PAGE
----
(born Sept. 1, 1923, Brockton, Mass., U.S.—died Aug. 31, 1969, near Newton, Ia.) U.S. boxer and world heavyweight champion. Marciano began boxing in the army in World War II. An unscientific but hard-punching and exceptionally durable fighter, he won the championship h1 in 1952 by defeating Jersey Joe Walcott and relinquished it upon retiring in 1956. He was undefeated in 49 professional fights, scoring 43 knockouts.

Learn more about Marciano, Rocky with a free trial on Britannica.com.

orig. Rocco Francis Marchegiano

(born Sept. 1, 1923, Brockton, Mass., U.S.—died Aug. 31, 1969, near Newton, Ia.) U.S. boxer and world heavyweight champion. Marciano began boxing in the army in World War II. An unscientific but hard-punching and exceptionally durable fighter, he won the championship h1 in 1952 by defeating Jersey Joe Walcott and relinquished it upon retiring in 1956. He was undefeated in 49 professional fights, scoring 43 knockouts.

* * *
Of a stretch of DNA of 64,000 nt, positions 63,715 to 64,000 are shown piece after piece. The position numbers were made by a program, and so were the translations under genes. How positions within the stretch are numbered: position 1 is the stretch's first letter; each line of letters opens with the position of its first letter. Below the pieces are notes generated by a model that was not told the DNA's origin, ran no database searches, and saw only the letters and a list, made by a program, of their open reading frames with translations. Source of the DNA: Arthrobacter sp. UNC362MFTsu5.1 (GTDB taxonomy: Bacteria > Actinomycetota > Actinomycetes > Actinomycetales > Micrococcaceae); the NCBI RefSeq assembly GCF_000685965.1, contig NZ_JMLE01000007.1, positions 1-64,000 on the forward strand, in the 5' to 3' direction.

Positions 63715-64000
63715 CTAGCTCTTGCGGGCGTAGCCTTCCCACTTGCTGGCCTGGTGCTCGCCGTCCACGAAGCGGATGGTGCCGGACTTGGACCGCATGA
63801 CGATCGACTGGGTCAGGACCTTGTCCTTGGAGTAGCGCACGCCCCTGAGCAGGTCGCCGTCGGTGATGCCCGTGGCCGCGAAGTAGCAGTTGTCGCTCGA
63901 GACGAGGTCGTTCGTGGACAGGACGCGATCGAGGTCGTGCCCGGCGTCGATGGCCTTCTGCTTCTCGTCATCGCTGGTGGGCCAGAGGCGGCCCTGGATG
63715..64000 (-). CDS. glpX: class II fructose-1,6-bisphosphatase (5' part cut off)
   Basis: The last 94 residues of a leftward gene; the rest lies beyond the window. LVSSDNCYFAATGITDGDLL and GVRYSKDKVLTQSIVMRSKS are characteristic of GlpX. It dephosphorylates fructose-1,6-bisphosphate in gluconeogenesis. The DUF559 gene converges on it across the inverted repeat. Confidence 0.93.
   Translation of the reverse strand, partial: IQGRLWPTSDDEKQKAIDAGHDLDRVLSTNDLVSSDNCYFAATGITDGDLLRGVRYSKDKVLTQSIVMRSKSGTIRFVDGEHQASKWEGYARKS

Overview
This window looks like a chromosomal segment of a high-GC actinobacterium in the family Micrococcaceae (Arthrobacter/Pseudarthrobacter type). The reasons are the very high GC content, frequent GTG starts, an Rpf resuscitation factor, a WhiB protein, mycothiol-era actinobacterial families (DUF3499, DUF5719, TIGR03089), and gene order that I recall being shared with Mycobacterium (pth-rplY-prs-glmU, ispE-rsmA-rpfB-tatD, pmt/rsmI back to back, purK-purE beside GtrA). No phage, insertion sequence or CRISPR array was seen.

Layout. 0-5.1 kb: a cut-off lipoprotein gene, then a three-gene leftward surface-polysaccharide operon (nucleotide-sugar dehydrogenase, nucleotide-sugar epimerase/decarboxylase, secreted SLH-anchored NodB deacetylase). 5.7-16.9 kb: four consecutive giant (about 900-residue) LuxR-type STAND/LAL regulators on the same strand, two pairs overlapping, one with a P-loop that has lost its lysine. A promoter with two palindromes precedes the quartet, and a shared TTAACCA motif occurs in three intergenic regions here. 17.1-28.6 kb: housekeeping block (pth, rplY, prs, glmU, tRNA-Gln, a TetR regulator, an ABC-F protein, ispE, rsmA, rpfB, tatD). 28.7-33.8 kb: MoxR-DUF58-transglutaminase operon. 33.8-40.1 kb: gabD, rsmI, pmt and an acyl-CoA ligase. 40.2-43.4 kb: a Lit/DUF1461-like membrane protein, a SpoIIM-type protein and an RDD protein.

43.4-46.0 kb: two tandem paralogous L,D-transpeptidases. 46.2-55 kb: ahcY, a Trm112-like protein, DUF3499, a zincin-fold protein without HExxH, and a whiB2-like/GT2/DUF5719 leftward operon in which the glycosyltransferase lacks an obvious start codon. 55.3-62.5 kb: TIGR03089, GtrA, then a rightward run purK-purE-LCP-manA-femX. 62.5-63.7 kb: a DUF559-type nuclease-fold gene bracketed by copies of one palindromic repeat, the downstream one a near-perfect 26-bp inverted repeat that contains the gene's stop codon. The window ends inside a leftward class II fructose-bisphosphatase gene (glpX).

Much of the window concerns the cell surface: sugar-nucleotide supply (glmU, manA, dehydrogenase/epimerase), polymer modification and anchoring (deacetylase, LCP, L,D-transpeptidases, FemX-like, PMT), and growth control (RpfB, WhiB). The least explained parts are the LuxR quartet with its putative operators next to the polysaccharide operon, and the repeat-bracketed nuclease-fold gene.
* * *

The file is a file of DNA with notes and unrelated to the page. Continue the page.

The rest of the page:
Learn more about Marciano, Rocky with a free trial on Britannica.com.

Rocky is a 1976 film written by and starring Sylvester Stallone and directed by John G. Avildsen. It tells the rags-to-riches American Dream story of Rocky Balboa, an uneducated but good-hearted debt collector for a loan shark in Philadelphia. Balboa is also a club fighter who gets a shot at the world heavyweight championship when the scheduled contender breaks his hand. Also starring in Rocky are Talia Shire as Adrian, Burt Young as Adrian's brother Paulie, Burgess Meredith as Rocky's trainer Mickey Goldmill, and Carl Weathers as the champion, Apollo Creed.